You may recall that I briefly mentioned re-starting physical activity a while back. If you don’t remember, that’s okay. I say a lot of things.
For those who don’t remember, or are (like me) rarely interested enough to follow backlinks, I will synopsyze for you. Here is the chain of events that led to a momentous weekend.
Prequel: Last year Wym and I made a pact that we’d get ourselves moving. Our plan was to run a 5k together up in Austin, when we’d worked our way up to an appropriate distance. We worked hard for the money. Early on the morning of the race, epic pregnancy fail began. Nae drove me the hours-long ride home.
I did not run.
Fast forward a few months.
My friend Sha ran a half marathon in November and it was brilliant. I started reminiscing about my active days, then spoke to my dad, who was also my coach until I hit high school sports.
All this, plus a severely misguided compulsion to rescue the bathroom scale from storage equaled attempting to take up running. Again. Immediately.
I like the ease of running in that I don’t have to buy a lot of gear or interact with people like I would with soccer or softball. I don’t have to find a pool or a freestanding body of water to do it (not that any exist out here) like I would with swimming or rowing. It can be done at any time of day or night. These are all pluses.
The problem is that it’s boring. Hella boring. And I am so allergic to boredom that my throat starts to close up if I even think about it.
I started the Couch to 5K running plan, which I had some serious success with before the medical madness back in March. My hope of getting past the first few weeks seemed to be waning fast, though, because, as Wym says, “there’s only so many times you can listen to the same Lady Gaga song.”
Finding fun books narrated in a British accent and using them as a “carrot” to get me out the door (not ALLOWED to listen any time other than running) meant that I managed to keep at it (barely).
Unfortunately, nothing else changed. And then I had a month off of work to bake/eat/continue to eat every holiday treat under the sun.
And I should have left that scale in storage.
In the post-apocolyptic nightmare that is 2010, I found myself feeling uncomfortably uncomfortable. Luckily, this chick has a wedding coming up, and wanted a fellow commiserator to attend boot camp with her.
“Why not?!” I thought, it should be fun!
After two weeks of CrossFit-style boot camp, I stopped running. Because A.) every muscle in my body hurt all the time and B.) it was much more interesting and entertaining than running. I like showing my body who’s boss. I also get a kick out of hefting a bunch of weight around.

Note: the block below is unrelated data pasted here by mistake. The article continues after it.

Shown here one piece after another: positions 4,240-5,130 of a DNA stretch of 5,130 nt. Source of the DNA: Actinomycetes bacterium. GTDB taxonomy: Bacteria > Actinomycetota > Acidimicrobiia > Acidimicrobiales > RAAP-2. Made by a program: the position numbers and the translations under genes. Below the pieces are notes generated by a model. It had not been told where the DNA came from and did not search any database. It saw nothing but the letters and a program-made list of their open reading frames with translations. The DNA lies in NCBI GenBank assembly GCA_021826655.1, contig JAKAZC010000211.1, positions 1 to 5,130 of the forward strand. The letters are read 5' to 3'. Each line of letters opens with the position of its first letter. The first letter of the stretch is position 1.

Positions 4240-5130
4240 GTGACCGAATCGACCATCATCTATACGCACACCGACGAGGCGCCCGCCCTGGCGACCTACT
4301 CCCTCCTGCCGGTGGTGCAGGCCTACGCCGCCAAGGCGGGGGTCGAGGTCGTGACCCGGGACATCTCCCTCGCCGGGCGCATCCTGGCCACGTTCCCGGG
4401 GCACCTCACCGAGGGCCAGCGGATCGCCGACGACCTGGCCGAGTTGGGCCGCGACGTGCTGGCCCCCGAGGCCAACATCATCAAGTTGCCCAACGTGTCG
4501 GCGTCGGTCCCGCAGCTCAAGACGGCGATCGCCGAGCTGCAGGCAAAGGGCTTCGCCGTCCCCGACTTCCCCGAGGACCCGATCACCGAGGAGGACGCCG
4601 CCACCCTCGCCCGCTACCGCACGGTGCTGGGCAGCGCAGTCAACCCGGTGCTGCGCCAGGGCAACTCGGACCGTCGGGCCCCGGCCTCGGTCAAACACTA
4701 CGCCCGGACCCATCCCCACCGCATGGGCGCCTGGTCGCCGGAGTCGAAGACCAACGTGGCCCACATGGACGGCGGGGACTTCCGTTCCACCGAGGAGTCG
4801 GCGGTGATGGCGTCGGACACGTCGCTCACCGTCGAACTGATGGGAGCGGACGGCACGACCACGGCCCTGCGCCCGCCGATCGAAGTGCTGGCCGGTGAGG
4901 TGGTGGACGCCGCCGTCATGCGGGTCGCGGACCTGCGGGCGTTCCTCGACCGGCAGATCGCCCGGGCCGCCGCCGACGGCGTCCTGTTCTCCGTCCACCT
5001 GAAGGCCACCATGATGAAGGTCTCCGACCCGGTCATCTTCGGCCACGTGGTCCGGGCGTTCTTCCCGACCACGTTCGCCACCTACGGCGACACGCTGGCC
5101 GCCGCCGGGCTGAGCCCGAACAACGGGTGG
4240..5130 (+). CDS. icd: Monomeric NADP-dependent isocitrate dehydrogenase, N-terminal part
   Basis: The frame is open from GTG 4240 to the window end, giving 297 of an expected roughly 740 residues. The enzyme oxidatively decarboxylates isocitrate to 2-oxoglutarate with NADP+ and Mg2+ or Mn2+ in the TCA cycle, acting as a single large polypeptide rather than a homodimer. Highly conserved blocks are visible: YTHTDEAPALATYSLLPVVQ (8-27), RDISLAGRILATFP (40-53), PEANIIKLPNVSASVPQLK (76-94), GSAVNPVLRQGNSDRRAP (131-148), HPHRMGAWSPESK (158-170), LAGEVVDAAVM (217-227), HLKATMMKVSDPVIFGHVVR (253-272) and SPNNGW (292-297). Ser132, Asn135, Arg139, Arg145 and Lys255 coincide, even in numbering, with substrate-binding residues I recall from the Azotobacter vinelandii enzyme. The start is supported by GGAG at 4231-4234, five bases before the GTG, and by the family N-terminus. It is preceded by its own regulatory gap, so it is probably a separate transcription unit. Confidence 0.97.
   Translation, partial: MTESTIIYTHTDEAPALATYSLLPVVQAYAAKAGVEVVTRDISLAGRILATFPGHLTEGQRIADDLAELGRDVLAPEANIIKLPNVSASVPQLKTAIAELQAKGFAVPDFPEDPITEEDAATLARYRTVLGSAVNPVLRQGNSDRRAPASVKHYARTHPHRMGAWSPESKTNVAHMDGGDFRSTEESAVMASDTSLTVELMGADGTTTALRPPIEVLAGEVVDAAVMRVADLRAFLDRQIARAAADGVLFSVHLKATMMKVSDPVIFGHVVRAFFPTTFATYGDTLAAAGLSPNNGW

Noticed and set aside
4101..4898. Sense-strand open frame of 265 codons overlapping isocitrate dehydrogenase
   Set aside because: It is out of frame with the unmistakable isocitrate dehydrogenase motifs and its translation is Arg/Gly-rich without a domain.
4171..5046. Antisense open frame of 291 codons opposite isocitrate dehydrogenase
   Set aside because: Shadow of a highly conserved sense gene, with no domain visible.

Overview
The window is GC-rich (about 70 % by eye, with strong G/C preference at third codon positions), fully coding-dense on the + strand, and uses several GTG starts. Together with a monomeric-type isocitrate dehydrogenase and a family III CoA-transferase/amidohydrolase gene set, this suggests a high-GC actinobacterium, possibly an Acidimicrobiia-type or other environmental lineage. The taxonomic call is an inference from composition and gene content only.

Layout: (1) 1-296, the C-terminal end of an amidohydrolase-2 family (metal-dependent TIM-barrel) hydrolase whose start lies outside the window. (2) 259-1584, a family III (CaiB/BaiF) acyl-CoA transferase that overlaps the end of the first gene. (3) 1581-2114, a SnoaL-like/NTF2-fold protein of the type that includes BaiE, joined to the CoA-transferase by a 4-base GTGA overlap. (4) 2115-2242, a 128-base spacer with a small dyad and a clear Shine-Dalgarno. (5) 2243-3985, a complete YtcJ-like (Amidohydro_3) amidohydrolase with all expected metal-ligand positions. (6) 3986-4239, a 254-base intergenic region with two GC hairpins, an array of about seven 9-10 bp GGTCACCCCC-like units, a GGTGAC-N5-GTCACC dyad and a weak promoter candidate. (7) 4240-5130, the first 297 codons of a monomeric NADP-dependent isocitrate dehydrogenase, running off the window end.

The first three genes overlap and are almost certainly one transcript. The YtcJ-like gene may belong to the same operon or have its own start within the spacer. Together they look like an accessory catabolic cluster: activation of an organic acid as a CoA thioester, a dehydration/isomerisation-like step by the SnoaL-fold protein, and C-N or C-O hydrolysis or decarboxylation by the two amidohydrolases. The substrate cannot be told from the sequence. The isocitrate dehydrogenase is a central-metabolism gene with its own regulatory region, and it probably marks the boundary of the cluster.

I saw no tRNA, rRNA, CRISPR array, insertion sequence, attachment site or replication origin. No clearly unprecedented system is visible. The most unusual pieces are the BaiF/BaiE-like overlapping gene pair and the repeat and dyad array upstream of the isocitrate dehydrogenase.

Turns out I’m a bit of a brick sh**house.
My mom posted pictures of me from a decade ago. Inspired (shamed) by images my younger, fitter self, I resolved to see my goal of participating in a race through to the end.
The problem was that there were still a few weeks left of boot camp and I really actually LIKED not running. I liked doing something I felt like I was naturally good at, which is lifting small weights and doing girl-push-ups.
And sleeping “in” on Tuesdays and Thursdays.
But there was still this:
4. When the four weeks of boot camp were over, I buckled down and completed Couch to 5k.
I found and signed up for a race.
I conscripted Hubs to participate with me.
My father decided to visit, quite suddenly.
Bot gave up a weekend morning to cheer and photograph.
End result: I did it.
(That’s my leftover Holiday belly, sparkling through the finish line.)
I’m not going to lie, it felt incredible. I started something, I saw it through, and it felt good. I felt a sense of pride and accomplishment in my own self-determination and physical ability that I never felt on school teams. In fact, I can honestly say I’ve never felt that at all. Especially not lately.
This week, I’m back to boot camp. Turns out I kinda’ like interacting with other human beings.
But I’m going to keep running, too. I got that “cruising down a desert highway at dusk, just me and the lonely road” feeling (even surrounded by hundreds of people) a few times during the race. No way to explain that kind of zen high, except I want it again. And I’ll have it, so help me.
-“Invictus” by W.E. Henley